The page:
(11f) Exploring Interfacial Behavior of Viruses and Proteins in Osmolyte Solutions

Joshi, P. U. - Presenter, Michigan Technological University
Turpeinen, D. G., Michigan Technological University
Heldt, C., Michigan Technological University
Osmolytes are well-known for their ability to stabilize biomolecules. Common osmoprotectants are naturally occurring and biocompatible and are represented by amino acids and derivatives, amine oxides, and polyhydric alcohols. The mechanisms of biomolecule stabilization are not clear. It is possible that the water structure changes around the biomolecules, without direct interaction of the osmolyte and the biomolecule. Another possibility is that direct binding to the protein backbone may cause conformational changes and stability. Our studies explore the effect of osmolytes on virus and protein at different interfaces to understand the differential interaction behavior. Moreover, these studies indicate the efficiency of different class of osmolytes. The underlying hypothesis is that the viral particles are structurally more rigid than small proteins and therefore demonstrate different behavior in the presence of osmolyte.

Behavioral differences of many different viruses and proteins were studied to better understand the intraparticle, interparticle, and interfacial interactions using a variety of systems. One system we studied was the partitioning of viral particles in an aqueous two-phase system comprised of PEG and citrate. Virus partitioned to the PEG-rich phase and was rarely found in the citrate-rich phase. When osmolytes were added to the system, less PEG and citrate were needed to salt out the virus from the citrate-rich phase and pull the virus into the more hydrophobic PEG-rich phase. This likely occurred because the osmolyte, which remained in the salt-rich phase, was able to change the water structure in the salt-rich phase and cause salting out due to the increased osmotic strength, not the ionic strength. It was found that glycine was best at increasing virus in the PEG-rich phase, followed by betaine and TMAO. This demonstrated that the interfacial interactions of viruses changes in the presence of osmolytes. In a similar study, high osmolyte concentration in a single-phase system resulted in the flocculation of viral particles. Osmoprotectants glycine, betaine, and TMAO resulted in interparticle viral flocculation and an increased interfacial contact, again likely due to the change in water structure and a dehydration of the viral surface. The results showed increased interparticle interactions in the order: glycine > TMAO > betaine. These studies indicate different osmolyte classes have varying effects on the first virial coefficient, referring to the interfacial interaction between virus and dispersed phase in the biphasic system, and the second virial coefficient, referring to virus-virus interparticle interaction in the single-phase system. Moreover, these studies provide insights into how glycine, betaine and TMAO act as osmoprotectants.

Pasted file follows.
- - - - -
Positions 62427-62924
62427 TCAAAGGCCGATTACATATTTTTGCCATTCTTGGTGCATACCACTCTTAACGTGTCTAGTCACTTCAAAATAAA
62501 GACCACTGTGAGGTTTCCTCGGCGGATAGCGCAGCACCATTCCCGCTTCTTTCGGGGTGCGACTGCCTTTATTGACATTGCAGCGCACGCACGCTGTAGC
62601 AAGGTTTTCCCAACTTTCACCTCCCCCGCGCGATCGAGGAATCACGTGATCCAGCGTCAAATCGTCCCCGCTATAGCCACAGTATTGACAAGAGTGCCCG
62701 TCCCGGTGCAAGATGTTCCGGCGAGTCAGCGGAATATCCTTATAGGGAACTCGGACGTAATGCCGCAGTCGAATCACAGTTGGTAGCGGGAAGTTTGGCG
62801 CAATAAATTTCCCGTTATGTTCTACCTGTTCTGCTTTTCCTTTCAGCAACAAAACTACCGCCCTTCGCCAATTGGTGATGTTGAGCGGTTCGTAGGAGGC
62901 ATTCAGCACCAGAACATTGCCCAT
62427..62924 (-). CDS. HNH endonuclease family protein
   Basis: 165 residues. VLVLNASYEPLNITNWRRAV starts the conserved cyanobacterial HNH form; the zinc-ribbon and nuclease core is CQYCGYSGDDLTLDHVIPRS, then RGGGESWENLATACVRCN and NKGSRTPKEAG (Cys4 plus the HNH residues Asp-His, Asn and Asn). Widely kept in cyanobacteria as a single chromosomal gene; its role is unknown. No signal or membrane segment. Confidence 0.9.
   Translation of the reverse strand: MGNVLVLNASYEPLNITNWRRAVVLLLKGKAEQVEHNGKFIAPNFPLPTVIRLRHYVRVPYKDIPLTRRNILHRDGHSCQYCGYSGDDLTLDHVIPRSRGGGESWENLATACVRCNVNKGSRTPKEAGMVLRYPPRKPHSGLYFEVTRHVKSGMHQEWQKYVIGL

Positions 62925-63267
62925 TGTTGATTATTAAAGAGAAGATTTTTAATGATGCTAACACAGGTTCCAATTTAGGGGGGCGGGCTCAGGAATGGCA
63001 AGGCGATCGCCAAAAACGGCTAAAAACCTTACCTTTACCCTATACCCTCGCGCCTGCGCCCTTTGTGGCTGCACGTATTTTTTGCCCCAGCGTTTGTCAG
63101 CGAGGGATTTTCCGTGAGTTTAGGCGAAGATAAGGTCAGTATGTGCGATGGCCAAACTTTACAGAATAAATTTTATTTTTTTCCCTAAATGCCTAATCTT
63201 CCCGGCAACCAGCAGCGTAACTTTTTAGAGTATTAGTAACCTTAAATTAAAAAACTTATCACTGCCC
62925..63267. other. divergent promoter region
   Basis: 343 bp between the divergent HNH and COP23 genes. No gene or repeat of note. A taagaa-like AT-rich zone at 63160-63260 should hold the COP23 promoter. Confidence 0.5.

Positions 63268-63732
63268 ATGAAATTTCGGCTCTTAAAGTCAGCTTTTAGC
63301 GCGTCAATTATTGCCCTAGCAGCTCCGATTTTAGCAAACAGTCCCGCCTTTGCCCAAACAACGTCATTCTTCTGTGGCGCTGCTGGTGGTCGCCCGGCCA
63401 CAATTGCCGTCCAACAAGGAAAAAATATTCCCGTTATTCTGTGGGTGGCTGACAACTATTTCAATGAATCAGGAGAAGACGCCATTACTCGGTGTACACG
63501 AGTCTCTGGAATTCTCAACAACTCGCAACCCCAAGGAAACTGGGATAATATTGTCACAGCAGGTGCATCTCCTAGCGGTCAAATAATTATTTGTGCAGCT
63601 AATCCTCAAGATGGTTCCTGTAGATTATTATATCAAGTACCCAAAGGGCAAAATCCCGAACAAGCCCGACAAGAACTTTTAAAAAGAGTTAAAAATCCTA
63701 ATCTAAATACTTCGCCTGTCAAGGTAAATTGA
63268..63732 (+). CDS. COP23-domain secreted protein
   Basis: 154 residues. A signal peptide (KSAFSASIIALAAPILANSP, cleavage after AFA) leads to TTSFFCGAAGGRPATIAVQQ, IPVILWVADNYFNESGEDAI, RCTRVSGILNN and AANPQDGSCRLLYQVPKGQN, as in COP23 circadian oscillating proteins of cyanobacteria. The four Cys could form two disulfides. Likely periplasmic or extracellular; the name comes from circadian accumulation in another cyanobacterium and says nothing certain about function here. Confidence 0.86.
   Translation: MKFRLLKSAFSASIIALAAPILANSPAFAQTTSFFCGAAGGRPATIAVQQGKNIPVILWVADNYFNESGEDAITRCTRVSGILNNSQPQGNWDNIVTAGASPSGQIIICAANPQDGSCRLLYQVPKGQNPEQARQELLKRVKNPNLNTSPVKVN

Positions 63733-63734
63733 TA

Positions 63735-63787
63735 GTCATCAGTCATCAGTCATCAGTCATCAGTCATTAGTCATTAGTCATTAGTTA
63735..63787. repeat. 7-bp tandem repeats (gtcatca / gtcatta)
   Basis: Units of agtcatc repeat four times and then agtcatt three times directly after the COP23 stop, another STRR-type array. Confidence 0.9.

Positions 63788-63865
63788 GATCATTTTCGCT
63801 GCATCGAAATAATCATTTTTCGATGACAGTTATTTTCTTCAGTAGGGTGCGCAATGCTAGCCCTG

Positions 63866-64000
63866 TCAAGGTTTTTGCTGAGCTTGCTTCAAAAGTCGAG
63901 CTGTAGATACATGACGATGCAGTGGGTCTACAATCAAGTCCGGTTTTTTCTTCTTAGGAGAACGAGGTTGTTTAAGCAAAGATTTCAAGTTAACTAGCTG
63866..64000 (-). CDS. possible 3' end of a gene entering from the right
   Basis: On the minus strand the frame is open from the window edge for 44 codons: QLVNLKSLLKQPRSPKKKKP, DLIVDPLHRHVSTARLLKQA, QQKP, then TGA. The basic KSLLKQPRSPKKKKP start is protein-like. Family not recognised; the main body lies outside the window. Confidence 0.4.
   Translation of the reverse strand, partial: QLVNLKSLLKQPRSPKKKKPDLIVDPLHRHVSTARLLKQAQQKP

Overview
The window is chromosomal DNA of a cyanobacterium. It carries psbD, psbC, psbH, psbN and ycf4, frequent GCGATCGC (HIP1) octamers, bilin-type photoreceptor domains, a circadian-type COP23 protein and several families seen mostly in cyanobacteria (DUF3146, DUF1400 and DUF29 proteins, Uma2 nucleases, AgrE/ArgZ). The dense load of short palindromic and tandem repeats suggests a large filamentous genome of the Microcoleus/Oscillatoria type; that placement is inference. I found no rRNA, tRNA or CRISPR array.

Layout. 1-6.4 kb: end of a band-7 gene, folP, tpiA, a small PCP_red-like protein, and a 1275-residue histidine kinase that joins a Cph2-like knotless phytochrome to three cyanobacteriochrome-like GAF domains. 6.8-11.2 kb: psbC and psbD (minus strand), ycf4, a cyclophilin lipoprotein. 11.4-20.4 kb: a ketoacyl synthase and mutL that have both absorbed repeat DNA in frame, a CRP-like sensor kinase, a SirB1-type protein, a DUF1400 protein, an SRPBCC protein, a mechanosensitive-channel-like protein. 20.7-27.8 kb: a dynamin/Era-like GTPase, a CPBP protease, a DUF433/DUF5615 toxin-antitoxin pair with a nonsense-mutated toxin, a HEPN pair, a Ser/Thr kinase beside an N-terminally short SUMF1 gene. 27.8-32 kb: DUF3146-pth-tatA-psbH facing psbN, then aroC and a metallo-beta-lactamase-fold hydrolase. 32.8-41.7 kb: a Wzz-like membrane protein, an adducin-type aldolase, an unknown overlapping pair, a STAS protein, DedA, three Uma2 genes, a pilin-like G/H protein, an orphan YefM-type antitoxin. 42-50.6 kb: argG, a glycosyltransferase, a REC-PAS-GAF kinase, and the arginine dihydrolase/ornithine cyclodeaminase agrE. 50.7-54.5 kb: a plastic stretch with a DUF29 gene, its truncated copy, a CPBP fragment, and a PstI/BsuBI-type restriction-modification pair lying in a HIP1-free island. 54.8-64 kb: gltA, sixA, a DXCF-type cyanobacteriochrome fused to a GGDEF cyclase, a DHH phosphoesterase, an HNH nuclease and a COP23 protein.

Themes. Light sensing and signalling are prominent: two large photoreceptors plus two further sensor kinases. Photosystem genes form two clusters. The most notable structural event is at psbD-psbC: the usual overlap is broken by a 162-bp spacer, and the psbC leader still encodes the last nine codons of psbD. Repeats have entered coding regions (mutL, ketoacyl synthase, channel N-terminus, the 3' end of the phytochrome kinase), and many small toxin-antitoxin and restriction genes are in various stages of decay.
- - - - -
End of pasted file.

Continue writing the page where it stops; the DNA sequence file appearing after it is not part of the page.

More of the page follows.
Another study focused on the effect of similar osmolytes on the assembly of viral capsid proteins during the virus infection cycle to demonstrate the preferential interparticle and intraparticle interactions. The results demonstrated that osmolytes stabilized progeny viral capsid proteins in the host cell, thus inhibiting capsid assembly. The failure to synthesize the infectious progeny virions likely indicates that the intraparticle interactions in the capsid proteins were more prominent than interparticle interactions in presence of the osmolytes. Similar behavior was observed for the host cell proteins in the single and biphasic systems. The results indicated the potential of osmolytes as antiviral compounds by reducing intraparticle interactions to disrupt the viral infection cycle.

Overall, these studies give insights into the different actions of osmolytes on the interfacial behavior of viruses and proteins in various environments to develop viral-based biotherapeutic processing and biomedical technologies.